Yeah. What is the daughter of God or only begotten. Right. 

And towing Jehovah’s Nothing out you go only Begotten Daughter was really the book that put Mora on the map. Originally, a concerned genetic experiment went wrong that led to an unplanned second incarnation of Jesus only. 

She came back as a fellow temperate teenage Jewish girl. 

Right. I love that. And in talking Jehovah, just what a great plot idea. The body of God, the actual carcass of God is found in the Arctic. I think it was right on Nietzsche was right. 

God is dead. But Nietzsche had the timing wrong. God just died. It’s 400 feet long, stiff as a mountain and floating in the North Atlantic. And they actually have to toe the carcass towing Jehova, the last dying archangel, recruits a despondent sea captain who is obviously supposed to be the captain of the Exxon Valdez. His mission is to hijack a supertanker and tow the body of God, a.k.a. the Corpus DGI to the Arctic. So it will be composed more slowly while people try to figure out what to do with it. And well, along the way, they face various challenges, including an assault by this is hilarious in New York City. Atheist group whose members are filthy rich and they pool their money to hire an outfit that reenacts World War Two naval battles with full scale ships.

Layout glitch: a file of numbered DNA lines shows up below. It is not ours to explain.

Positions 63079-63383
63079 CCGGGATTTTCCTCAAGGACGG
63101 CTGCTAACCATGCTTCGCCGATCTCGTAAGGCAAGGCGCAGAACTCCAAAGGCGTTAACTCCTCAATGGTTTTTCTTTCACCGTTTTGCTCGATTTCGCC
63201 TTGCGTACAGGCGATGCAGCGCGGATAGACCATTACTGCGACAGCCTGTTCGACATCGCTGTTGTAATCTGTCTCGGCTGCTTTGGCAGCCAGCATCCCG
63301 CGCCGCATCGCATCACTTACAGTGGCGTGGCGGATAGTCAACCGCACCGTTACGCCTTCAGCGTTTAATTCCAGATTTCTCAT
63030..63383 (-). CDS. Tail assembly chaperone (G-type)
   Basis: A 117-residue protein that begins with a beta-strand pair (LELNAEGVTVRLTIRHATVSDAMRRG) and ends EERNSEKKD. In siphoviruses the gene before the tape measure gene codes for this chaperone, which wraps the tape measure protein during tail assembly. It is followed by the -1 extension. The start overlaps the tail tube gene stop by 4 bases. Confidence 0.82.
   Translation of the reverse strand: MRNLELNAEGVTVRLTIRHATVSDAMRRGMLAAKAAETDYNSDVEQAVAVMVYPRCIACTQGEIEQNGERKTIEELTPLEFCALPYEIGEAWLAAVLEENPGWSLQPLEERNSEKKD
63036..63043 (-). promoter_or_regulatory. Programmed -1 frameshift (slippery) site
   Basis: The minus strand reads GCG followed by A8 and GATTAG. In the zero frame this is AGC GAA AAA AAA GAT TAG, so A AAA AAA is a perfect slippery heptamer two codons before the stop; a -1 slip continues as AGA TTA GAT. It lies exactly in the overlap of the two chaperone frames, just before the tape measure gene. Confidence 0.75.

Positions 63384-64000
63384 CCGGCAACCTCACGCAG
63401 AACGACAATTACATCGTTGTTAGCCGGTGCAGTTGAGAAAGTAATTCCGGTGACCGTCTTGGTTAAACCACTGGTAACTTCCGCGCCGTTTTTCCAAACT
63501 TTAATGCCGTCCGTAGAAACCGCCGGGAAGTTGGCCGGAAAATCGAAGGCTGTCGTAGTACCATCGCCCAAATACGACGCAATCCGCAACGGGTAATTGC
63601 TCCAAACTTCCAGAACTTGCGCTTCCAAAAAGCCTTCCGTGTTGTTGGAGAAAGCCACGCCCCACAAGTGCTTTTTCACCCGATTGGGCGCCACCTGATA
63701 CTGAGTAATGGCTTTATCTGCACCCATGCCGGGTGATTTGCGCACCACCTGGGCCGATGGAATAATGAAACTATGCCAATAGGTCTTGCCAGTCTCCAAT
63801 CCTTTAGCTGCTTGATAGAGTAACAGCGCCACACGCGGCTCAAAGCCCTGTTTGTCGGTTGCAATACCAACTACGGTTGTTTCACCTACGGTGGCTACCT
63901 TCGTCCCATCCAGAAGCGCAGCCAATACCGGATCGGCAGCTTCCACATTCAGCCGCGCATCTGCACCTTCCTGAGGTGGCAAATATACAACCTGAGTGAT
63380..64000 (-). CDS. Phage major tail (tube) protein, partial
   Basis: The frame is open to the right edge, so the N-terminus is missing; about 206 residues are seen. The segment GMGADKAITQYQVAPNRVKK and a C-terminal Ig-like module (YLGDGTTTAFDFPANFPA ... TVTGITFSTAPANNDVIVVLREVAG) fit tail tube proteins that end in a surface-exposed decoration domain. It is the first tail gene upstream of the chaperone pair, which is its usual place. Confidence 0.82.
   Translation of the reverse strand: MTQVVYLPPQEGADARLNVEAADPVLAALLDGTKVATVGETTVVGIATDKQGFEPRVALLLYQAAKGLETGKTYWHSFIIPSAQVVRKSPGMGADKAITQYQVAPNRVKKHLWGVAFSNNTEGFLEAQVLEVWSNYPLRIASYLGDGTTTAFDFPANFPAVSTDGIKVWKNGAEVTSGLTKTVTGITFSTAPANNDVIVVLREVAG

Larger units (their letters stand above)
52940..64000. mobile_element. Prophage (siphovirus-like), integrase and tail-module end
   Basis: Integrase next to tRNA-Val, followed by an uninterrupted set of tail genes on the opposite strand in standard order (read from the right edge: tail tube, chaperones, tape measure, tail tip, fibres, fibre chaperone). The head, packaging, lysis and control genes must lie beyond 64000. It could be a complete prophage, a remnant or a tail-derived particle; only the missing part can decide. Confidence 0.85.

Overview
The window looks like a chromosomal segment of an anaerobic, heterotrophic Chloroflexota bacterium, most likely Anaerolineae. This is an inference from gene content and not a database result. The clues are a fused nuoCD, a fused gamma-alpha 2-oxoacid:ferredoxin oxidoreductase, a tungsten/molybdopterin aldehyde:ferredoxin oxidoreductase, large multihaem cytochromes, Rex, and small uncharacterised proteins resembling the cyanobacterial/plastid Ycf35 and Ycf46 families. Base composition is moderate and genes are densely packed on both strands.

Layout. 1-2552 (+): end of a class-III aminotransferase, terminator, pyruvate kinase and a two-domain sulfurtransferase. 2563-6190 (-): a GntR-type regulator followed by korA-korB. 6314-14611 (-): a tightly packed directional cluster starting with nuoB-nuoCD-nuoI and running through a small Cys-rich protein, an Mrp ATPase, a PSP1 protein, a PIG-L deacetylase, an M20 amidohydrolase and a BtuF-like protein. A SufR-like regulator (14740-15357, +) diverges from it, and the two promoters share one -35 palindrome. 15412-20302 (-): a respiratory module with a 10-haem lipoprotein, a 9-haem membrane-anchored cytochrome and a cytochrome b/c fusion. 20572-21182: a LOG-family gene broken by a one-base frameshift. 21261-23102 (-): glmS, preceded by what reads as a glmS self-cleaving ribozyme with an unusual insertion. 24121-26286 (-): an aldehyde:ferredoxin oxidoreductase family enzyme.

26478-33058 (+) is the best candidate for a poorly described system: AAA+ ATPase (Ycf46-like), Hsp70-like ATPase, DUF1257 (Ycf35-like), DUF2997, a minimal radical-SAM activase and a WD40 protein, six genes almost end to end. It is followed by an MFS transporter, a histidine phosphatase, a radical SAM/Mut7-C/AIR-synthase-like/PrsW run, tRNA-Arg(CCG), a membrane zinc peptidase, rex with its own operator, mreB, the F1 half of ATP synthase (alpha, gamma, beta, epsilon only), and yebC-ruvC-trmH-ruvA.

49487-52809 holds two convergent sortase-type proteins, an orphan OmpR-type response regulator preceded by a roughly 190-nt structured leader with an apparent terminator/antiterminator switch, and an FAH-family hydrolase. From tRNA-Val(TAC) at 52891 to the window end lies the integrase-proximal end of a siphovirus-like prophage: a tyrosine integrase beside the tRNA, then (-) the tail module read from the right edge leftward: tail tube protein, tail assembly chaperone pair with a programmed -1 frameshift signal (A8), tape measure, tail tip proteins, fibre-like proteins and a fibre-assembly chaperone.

Yeah, right. And it just uproarious. 

At one point, the crew of the tanker winds up standing in the Debbie Goddard ear canal. They’re all very hungry because there was a mutiny and some wild partying and all the supplies on the ship were consumed. So people start tearing off pieces of God and eating them. 

You know, the communion jokes that you would expect come flying high and fast. Great. Amazing. Amazing stuff.